It would be hard to guess which part of Tuesday night's retraining session was more fun for the baristas who work at the Starbucks atop...

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It would be hard to guess which part of Tuesday night’s retraining session was more fun for the baristas who work at the Starbucks atop Queen Anne.

They pulled espresso shots, foamed milk and wrote drink orders on the sides of cups — all part of a regular workday for baristas. But during Tuesday’s three-hour session, they examined their work from many angles and laughed a lot.

“I’m sweet and bubbly, like my foam,” joked Annie Snyder, a supervisor, when it was her turn to foam milk. A co-worker retorted, “That’s better than being dense and creamy.”

They were among 135,000 Starbucks employees retrained at 7,100 U.S. Starbucks stores from 6 to 9 p.m. on Tuesday, part of Howard Schultz’s plan to improve the company’s U.S. sales and stock price.

Starbucks will not say how much the training cost, but the company has gotten priceless publicity for this and other moves since Schultz reclaimed the job of chief executive last month.

Newspapers and broadcasters nationwide made a huge deal out of Starbucks’ decision last month to test $1 drip coffee — a roughly 50-cent discount — at some Seattle-area stores.

Baristas started moving customers out at 5:30 p.m., but those on Queen Anne could walk across the street to get a fix at Peet’s Coffee & Tea or Tully’s Coffee.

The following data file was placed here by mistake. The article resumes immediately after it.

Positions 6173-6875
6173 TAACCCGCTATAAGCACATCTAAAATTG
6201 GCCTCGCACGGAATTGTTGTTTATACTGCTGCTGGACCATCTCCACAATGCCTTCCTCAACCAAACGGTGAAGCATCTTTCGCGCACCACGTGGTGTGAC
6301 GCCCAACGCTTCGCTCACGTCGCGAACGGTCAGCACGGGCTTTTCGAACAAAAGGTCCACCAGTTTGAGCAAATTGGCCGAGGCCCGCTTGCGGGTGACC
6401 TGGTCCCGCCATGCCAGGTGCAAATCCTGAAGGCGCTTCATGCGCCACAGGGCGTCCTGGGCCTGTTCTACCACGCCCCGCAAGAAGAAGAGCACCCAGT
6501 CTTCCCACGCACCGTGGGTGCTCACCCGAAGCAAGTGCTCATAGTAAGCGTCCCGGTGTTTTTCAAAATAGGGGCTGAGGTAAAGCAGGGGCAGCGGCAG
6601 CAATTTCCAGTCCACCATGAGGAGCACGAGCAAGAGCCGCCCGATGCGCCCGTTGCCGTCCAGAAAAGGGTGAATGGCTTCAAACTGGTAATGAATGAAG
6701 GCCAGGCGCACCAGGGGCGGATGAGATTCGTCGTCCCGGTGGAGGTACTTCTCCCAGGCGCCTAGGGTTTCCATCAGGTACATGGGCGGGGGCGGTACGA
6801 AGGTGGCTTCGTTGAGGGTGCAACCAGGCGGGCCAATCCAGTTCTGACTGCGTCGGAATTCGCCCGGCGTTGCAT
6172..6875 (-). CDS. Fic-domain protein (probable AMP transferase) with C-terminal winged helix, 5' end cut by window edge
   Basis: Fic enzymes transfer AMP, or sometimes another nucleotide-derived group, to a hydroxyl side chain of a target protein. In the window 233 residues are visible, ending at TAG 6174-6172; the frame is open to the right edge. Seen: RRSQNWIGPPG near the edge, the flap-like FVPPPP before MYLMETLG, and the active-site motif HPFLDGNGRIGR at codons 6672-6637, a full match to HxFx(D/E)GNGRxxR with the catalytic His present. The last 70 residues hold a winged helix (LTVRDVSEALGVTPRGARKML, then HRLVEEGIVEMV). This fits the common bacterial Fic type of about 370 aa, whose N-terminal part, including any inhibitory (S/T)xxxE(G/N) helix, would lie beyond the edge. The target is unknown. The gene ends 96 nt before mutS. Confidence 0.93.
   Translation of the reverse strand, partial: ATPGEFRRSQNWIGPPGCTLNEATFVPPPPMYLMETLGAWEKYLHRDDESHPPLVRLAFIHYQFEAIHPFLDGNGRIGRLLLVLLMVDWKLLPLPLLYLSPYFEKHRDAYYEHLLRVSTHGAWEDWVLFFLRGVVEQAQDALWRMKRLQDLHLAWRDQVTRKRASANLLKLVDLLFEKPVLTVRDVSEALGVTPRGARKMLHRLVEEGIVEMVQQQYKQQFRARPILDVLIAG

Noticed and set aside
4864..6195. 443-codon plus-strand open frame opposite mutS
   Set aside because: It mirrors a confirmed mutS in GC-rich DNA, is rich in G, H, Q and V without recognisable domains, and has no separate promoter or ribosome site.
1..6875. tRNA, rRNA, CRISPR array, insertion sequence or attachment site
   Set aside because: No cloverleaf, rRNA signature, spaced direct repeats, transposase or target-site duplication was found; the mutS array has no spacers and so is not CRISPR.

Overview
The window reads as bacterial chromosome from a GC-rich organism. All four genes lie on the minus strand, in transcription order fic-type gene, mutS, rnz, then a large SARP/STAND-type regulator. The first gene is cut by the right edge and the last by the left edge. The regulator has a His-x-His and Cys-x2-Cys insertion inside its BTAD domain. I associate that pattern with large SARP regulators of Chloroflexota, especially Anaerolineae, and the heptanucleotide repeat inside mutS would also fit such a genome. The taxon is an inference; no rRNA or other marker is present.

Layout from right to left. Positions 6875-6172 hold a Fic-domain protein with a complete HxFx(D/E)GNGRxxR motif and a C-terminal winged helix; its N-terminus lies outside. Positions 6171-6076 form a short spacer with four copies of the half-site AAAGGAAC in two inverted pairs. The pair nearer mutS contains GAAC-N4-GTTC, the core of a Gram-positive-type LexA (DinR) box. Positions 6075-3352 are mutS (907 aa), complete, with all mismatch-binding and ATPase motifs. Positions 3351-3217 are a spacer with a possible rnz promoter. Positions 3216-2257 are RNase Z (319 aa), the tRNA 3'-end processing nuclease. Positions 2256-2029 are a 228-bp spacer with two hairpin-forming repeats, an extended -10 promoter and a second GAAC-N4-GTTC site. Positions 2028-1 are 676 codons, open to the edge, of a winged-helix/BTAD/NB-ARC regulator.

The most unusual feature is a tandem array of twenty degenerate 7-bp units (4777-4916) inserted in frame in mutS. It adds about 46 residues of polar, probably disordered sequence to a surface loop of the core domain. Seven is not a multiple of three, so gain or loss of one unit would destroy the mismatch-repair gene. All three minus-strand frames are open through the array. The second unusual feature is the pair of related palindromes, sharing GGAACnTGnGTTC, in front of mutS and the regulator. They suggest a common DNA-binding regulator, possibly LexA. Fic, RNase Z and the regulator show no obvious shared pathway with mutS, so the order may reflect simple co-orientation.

Another half-block farther and they could order a Starbucks drink until 7:30 p.m., when the shop inside Safeway closed. Employees will be trained later at 4,000-odd U.S. stores that are licensed to do business with Starbucks in supermarkets, airports and elsewhere.

A TV crew stood outside the locked doors of the Queen Anne store getting footage of employees inside and a sign on the door that read, “We’re taking time to perfect our art of espresso.”

Inside, more than 20 Starbucks employees, including people from its Seattle headquarters office, talked about coffee and customer service.

“The perfect espresso is like honey pouring from a spring,” a video message told employees.

When the video demonstrated improper milk foaming with big, noisy bubbles, one barista lamented, “That’s sooo sad.”

They talked as a group and split into teams that moved around the store practicing making drinks and role-playing customer interactions. Several times, employees said they wanted to have the same warm relationship with customers that they have with each other.

They seemed to appreciate the training, both for camaraderie and what they learned.

“I like that we all came together at one time,” Snyder told her co-workers. “Now we’re at the same point and we’re not going to say, ‘It just works easier for me if I steam my milk this way.’ “

They also like that Starbucks seems to be focusing more on drink quality than speed.

“That’s not to say that speed’s not important but, yeah, we have to refocus,” manager Kelli Heigh-Foster told the group.

Starbucks has not fundamentally changed the way it makes drinks, although the training covered a few tweaks since Schultz became CEO again: Never re-steam milk, use shot glasses rather than pouring espresso directly into a cup, and pour double shots for better flavor even when only one shot is needed.

“If that beverage is not good enough, please pour it out,” Schultz told them in a video clip. “Let’s measure our actions by that perfect shot of espresso.”

Melissa Allison: 206-464-3312 or